The Conference brings together leading academics, law practitioners and trade unionists with the intent to critically reflect on the main challenges that digitalization poses for workers’ rights. The objective is to provide insights and to share best practices for the benefit of those who professionally deal with the labour law consequences of digitalization.
The Structure of the Conference:
Adopting an holistic approach on the impact of digitalization on labour law, the conference addresses three main themes. The first is how labour law can adequately approach business models based on online apps or software, typical of the platform and gig-economy. The second critical issue is to identify and address the effect of AI on existing workers’ rights. The third question, which relates to the first two, is to determine the effect of new technologies on the (bargaining) power imbalance between management and workforce.
The conference provides a synergy between theoretical reflections and more pragmatic discussions on best practices. Hence, the conference will be structured along four sessions:
- Keynote presentations, to introduce the different thematic areas and their main critical issues;
- Litigation strategies, to offer insights into litigation approaches across countries and sectors;
- Trade unions and works council strategies, to discuss initiatives to enhance the workers’ bargaining position;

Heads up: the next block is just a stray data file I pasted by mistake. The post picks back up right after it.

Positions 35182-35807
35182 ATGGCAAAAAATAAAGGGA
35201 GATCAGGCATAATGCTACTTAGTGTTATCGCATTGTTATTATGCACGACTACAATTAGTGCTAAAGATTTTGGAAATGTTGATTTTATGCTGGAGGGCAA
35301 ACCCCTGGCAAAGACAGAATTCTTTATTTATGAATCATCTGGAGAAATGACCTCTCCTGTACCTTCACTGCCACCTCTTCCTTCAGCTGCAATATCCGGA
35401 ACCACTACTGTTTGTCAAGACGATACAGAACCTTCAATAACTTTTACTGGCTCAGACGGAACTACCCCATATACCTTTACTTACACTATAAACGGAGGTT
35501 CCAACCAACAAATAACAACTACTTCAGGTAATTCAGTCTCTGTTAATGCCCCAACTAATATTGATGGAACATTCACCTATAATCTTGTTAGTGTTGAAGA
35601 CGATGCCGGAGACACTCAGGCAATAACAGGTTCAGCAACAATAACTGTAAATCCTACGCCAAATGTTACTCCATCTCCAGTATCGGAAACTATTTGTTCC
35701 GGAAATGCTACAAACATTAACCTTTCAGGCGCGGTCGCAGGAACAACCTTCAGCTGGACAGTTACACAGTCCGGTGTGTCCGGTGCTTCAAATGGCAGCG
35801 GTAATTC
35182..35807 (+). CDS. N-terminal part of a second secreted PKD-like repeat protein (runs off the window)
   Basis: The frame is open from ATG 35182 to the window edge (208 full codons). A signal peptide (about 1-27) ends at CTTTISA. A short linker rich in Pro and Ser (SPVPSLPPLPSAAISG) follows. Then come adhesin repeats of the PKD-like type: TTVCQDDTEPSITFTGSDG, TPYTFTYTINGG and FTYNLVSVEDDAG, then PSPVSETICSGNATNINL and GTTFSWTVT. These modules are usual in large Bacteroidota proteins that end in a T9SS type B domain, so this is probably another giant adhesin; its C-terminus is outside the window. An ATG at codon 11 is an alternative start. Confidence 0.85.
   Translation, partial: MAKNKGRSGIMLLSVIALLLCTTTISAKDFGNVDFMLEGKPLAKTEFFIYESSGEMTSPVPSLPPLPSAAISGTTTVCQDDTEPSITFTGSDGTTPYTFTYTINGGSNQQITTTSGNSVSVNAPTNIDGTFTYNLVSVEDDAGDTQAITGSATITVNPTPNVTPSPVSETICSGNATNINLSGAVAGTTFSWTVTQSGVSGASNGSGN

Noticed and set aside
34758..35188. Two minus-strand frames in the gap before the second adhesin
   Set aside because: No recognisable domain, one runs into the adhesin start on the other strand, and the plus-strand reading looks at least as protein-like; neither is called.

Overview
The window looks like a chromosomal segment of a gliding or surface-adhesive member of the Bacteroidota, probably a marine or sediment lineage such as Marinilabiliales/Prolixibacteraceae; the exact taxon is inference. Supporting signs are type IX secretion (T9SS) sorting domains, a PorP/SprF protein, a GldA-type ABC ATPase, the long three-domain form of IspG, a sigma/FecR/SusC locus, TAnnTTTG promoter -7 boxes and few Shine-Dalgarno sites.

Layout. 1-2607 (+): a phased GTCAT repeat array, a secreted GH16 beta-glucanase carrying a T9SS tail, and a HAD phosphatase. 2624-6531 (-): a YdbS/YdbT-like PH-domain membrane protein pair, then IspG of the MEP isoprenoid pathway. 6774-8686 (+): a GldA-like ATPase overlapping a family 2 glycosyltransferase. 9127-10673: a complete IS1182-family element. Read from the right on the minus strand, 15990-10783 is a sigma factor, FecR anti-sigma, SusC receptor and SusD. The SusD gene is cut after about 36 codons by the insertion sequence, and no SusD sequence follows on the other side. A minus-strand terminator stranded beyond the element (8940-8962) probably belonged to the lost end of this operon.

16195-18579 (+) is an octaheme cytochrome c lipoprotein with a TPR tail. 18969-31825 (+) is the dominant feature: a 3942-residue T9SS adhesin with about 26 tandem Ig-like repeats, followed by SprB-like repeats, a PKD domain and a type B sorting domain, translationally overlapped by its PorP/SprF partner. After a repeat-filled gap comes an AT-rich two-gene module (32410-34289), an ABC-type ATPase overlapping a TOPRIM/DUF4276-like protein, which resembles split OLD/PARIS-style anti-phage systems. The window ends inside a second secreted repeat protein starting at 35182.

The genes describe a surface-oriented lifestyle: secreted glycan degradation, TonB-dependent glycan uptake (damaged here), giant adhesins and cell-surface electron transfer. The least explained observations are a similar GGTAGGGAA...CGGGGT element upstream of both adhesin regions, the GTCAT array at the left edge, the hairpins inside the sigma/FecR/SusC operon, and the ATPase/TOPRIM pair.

- Policy responses, to offer reflections and explore proposals on the future of policy-making in labour matters.
Thursday 15 October (from 13:00 till 18:30)
12:00-13:00 Registration and lunch
13:00-13:30 Opening and welcome
Isabelle Schömann (ETUC), Opening statements
Silvia Rainone (ETUI), Introduction to the programme
13:30-16:00 The disruptive effect of digitalization in labour law
Andreja Schneider-Dörr (Hans Böckler Stiftung), New business models (gig-economy and platform work)
Anna Byhovskaya (TUAC), Digitalization and AI at work: what’s a just transition?
14:30-15:00 Coffee break
Valerio de Stefano (KU Leuven), Master and Servers: Robots, AI and Work
Marta Otto (University of Lodz), Fundamental Rights Protection in the Age of Big Data
16:00-16:15 Coffee break
16:15-18:00 Litigation Strategies
Carlo de Marchis (lawyer), Litigation strategies and digital platforms
TBC, Constructive approach to EU and national social legislation
Teresa Coelho Moreira (University of Minho), Data protection workers’ rights – EU law framework
Aude Cefaliello (University of Glasgow), Health and safety & AI
19:00 Aperitive and dinner
Friday 16 October (from 9:00 till 13:15)
8:30-9:00 Coffee break
9:00-10:45 Trade Unions and Work Council Strategies